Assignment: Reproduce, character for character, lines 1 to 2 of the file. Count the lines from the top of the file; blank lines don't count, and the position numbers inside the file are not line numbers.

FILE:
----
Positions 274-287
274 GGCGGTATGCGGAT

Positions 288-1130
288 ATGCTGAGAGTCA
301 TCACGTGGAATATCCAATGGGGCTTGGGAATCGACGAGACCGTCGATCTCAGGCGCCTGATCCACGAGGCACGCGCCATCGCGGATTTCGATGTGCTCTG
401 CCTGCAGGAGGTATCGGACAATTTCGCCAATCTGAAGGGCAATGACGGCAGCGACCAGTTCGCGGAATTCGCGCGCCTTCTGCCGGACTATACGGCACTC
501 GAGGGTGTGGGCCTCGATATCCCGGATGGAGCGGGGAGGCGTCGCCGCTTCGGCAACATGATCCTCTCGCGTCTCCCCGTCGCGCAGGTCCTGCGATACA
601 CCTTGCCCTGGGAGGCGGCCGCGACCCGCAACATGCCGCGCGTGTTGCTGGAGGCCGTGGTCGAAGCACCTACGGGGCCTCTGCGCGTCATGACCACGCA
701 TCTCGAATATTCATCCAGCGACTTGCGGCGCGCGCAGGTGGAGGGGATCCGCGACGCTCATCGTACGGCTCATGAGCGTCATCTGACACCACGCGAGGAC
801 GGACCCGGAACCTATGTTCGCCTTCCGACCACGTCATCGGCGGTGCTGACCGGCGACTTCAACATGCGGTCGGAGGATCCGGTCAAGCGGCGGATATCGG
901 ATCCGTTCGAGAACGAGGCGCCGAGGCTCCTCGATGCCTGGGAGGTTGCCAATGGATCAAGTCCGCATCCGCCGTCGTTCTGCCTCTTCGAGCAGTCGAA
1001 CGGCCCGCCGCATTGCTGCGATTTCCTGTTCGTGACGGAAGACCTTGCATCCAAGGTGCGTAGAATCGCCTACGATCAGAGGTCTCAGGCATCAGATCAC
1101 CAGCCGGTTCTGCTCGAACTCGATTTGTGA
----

Positions 274-287
274 GGCGGTATGCGGAT